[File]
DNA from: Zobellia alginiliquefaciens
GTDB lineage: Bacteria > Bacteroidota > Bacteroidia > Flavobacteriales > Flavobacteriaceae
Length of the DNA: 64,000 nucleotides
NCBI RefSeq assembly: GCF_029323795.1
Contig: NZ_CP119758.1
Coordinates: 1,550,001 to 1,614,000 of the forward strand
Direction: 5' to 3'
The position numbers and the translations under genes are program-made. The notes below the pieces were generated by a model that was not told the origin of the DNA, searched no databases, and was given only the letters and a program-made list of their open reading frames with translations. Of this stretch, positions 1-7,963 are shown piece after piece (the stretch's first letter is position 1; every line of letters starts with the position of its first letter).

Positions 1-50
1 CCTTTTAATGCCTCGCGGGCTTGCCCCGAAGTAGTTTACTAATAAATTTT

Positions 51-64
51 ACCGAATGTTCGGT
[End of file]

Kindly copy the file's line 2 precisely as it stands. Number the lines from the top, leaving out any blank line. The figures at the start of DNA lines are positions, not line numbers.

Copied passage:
GTDB lineage: Bacteria > Bacteroidota > Bacteroidia > Flavobacteriales > Flavobacteriaceae